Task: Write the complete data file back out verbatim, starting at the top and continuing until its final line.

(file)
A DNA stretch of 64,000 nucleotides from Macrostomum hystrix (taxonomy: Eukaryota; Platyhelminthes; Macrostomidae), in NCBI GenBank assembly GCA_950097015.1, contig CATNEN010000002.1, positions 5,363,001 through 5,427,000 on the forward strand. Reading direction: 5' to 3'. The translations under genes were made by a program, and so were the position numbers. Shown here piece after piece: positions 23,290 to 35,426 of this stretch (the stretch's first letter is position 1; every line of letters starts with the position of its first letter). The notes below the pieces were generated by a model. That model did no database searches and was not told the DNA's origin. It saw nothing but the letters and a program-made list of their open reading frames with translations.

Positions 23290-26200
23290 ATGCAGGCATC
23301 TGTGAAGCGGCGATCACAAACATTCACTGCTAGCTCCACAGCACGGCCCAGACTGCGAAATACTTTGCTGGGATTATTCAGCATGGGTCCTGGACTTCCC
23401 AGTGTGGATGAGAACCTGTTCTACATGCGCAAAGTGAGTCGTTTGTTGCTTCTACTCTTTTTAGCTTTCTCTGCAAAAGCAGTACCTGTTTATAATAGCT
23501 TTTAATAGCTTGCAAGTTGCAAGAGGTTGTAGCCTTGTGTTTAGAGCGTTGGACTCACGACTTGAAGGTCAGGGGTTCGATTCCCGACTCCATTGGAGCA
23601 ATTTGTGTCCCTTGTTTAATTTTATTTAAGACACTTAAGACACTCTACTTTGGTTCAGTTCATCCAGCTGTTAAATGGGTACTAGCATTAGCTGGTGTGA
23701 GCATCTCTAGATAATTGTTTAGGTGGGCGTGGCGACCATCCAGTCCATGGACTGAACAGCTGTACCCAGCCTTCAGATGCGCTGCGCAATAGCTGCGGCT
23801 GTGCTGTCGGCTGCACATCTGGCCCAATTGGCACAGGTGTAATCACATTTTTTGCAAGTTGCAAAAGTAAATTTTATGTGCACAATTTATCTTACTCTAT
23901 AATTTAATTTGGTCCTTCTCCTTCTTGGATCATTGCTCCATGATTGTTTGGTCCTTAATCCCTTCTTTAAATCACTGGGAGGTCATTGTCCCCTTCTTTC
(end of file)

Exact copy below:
A DNA stretch of 64,000 nucleotides from Macrostomum hystrix (taxonomy: Eukaryota; Platyhelminthes; Macrostomidae), in NCBI GenBank assembly GCA_950097015.1, contig CATNEN010000002.1, positions 5,363,001 through 5,427,000 on the forward strand. Reading direction: 5' to 3'. The translations under genes were made by a program, and so were the position numbers. Shown here piece after piece: positions 23,290 to 35,426 of this stretch (the stretch's first letter is position 1; every line of letters starts with the position of its first letter). The notes below the pieces were generated by a model. That model did no database searches and was not told the DNA's origin. It saw nothing but the letters and a program-made list of their open reading frames with translations.

Positions 23290-26200
23290 ATGCAGGCATC
23301 TGTGAAGCGGCGATCACAAACATTCACTGCTAGCTCCACAGCACGGCCCAGACTGCGAAATACTTTGCTGGGATTATTCAGCATGGGTCCTGGACTTCCC
23401 AGTGTGGATGAGAACCTGTTCTACATGCGCAAAGTGAGTCGTTTGTTGCTTCTACTCTTTTTAGCTTTCTCTGCAAAAGCAGTACCTGTTTATAATAGCT
23501 TTTAATAGCTTGCAAGTTGCAAGAGGTTGTAGCCTTGTGTTTAGAGCGTTGGACTCACGACTTGAAGGTCAGGGGTTCGATTCCCGACTCCATTGGAGCA
23601 ATTTGTGTCCCTTGTTTAATTTTATTTAAGACACTTAAGACACTCTACTTTGGTTCAGTTCATCCAGCTGTTAAATGGGTACTAGCATTAGCTGGTGTGA
23701 GCATCTCTAGATAATTGTTTAGGTGGGCGTGGCGACCATCCAGTCCATGGACTGAACAGCTGTACCCAGCCTTCAGATGCGCTGCGCAATAGCTGCGGCT
23801 GTGCTGTCGGCTGCACATCTGGCCCAATTGGCACAGGTGTAATCACATTTTTTGCAAGTTGCAAAAGTAAATTTTATGTGCACAATTTATCTTACTCTAT
23901 AATTTAATTTGGTCCTTCTCCTTCTTGGATCATTGCTCCATGATTGTTTGGTCCTTAATCCCTTCTTTAAATCACTGGGAGGTCATTGTCCCCTTCTTTC